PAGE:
#### Hckyplayer8

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I sketched and shaded the region. This question doesn't make much sense to me because x=2 is outside the bounded area of [0,1].

Would I just add 1 to my functions?

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I sketched and shaded the region. This question doesn't make much sense to me because x=2 is outside the bounded area of [0,1].

Would I just add 1 to my functions?

What exactly is the problem with the line? Why should it pass through the bounded area?I sketched and shaded the region. This question doesn't make much sense to me because x=2 is outside the bounded area of [0,1].

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I must be thinking wrong. All the examples I have done up to this point have had the region touching the axis that it is being revolved around.What exactly is the problem with the line? Why should it pass through the bounded area?

So when I shaded this region in, it threw me off.

So this problem is just integrating in respect to y of the vertical line created when x = 2?

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I would expect that you have seen examples of revolution about a line other than the axis.

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So its just the same formula (though integrated in regards to y) with an + 2 displacement?

I would expect that you have seen examples of revolution about a line other than the axis.

R= 2 + x

r = 2 + x

A(y)=(pi)(R

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Are you sure about those radii?So its just the same formula (though integrated in regards to y) with an + 2 displacement?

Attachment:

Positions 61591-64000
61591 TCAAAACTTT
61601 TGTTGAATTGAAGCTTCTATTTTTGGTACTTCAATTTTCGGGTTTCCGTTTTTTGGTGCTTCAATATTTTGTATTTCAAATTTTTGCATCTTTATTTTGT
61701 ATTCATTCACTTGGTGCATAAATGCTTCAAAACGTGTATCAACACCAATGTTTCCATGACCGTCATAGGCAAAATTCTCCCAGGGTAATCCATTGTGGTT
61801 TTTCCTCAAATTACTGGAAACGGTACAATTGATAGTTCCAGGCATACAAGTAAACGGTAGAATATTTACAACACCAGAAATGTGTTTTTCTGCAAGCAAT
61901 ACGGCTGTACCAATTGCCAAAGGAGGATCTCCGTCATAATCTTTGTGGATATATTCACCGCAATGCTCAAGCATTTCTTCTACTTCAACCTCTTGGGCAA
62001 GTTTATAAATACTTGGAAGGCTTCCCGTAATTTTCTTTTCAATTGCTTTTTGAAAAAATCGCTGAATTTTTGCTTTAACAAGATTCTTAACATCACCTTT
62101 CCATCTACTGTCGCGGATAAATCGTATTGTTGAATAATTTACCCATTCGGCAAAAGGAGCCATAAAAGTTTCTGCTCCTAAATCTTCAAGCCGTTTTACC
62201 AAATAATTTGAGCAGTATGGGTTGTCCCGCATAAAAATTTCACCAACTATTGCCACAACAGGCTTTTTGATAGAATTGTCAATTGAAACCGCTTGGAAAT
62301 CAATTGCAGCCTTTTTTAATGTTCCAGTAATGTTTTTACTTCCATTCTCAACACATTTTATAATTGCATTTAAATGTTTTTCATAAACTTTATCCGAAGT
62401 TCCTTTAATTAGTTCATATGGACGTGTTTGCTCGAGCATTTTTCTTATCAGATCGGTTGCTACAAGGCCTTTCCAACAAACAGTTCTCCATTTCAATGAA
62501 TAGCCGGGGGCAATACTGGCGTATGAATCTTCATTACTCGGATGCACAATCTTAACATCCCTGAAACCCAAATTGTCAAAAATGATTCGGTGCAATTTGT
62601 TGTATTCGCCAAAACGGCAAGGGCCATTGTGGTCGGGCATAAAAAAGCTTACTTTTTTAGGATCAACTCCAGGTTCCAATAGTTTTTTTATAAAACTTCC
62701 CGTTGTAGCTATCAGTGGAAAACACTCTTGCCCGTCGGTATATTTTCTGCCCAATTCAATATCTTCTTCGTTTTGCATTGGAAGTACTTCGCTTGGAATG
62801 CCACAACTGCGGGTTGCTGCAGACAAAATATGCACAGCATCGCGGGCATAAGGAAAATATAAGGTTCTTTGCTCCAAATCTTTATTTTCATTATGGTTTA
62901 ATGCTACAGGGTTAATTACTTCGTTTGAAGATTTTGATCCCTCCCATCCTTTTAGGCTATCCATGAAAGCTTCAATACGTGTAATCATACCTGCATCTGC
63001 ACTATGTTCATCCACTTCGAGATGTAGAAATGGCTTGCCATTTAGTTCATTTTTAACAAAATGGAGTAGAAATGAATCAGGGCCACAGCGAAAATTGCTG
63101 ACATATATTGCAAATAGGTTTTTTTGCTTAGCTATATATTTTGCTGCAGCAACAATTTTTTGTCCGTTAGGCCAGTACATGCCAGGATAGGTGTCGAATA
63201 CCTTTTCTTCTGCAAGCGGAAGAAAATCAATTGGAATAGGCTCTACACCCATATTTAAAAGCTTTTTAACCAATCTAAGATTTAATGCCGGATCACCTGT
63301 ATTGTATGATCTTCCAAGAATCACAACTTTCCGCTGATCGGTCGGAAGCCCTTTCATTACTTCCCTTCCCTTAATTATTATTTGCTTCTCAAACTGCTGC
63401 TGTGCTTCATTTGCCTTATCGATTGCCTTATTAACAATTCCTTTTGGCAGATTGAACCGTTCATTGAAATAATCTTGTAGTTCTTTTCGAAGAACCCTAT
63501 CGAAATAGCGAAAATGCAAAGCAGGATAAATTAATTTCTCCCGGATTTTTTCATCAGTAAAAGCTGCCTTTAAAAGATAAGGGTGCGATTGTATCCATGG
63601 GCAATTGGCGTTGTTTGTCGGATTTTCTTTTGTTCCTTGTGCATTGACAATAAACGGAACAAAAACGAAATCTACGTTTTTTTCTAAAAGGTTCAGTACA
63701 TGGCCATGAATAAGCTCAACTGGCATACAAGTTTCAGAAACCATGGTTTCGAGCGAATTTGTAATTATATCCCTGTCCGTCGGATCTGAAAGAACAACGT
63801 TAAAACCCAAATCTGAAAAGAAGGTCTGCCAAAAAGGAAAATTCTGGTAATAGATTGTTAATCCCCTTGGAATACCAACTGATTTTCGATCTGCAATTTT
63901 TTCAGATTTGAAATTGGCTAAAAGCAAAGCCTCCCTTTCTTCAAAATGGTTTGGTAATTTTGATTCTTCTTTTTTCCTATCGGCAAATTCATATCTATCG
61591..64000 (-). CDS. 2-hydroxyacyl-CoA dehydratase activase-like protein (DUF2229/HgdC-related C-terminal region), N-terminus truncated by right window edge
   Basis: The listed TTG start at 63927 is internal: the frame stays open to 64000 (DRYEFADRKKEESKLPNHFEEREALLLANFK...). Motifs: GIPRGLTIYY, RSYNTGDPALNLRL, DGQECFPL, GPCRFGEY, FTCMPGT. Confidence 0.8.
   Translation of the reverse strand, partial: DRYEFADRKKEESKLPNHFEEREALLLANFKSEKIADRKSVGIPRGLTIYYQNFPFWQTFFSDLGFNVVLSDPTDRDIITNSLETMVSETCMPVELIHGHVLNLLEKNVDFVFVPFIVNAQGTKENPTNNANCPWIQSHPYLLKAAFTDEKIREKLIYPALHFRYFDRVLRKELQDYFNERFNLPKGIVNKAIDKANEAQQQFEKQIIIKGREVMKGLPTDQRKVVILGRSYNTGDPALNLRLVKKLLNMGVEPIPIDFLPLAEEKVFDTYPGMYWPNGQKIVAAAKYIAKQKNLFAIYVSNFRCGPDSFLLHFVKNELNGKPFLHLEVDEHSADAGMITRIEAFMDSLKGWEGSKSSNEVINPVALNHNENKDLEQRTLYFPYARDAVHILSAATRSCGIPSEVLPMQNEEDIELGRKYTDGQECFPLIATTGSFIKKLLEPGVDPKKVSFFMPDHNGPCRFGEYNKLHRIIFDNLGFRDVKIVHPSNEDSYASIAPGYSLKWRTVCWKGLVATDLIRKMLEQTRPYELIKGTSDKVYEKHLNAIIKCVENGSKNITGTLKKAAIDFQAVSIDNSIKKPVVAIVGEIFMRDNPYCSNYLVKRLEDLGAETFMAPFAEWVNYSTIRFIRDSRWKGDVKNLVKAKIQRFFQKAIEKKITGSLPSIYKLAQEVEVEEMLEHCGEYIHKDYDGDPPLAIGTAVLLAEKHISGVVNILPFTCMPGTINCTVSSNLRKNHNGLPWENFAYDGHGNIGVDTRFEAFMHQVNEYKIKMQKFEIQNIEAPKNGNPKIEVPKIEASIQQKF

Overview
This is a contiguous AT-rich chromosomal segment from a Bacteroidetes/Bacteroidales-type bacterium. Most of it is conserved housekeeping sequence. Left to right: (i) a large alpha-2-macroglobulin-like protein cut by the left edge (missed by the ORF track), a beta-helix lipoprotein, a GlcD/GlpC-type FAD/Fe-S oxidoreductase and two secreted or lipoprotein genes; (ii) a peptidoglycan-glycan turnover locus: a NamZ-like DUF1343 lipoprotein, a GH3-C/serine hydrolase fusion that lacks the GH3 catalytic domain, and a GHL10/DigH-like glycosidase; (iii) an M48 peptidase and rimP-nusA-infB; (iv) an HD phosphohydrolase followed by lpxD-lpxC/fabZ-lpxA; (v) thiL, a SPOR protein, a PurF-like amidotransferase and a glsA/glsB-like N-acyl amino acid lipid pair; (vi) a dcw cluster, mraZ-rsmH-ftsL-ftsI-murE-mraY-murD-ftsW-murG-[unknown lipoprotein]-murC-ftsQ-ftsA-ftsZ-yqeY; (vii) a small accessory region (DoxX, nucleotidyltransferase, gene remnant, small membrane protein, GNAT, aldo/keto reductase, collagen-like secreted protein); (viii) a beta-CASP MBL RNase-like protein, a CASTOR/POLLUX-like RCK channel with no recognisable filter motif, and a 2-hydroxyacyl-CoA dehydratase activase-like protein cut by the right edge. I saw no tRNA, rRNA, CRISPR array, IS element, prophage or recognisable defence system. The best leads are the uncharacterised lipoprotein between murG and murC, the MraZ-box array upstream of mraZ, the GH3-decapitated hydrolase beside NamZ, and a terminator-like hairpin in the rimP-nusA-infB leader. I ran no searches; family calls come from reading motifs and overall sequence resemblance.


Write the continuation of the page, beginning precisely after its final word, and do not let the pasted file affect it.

R= 2 + x^{1/3}

r = 2 + x^{3}

A(y)=(pi)(R^{2})-(pi)(r^{2})

Check against the drawing you're going to show us, and specifically compare them with the radii to a particular point, maybe (0,0) or (1,1). Also, explain to us why you wrote those expressions, and how they relate to the drawing.

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If the previous radii were simply the functions rotated around x = 0 and this problem requires the central axis to be x=2, wouldn't the radii just be the functions +2 as I proposed?

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Convince me! Explain why you think it

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Oh. So if x=2 acts as a proxy of x=0 then point [1,1] is actually -1 and point [0,0] is -2.rightof x=0; is the same point x+2 units to theleftof x=2?

Convince me! Explain why you think itwouldbe 2 more.

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I'm with you so far.Unfortunately, you didn't draw in the important bit: What ARE r and R?

I've drawn in an x-coordinate and R for one point:

View attachment 15175

The blue segment is R, right? (the distance from the axis to a point on the outer curve) What is it, in terms of x?

R = the function that bounds the upper portion of the shaded region = x

r = the function that bounds the lower portion of the shaded region = x

In terms of x, it is delta x.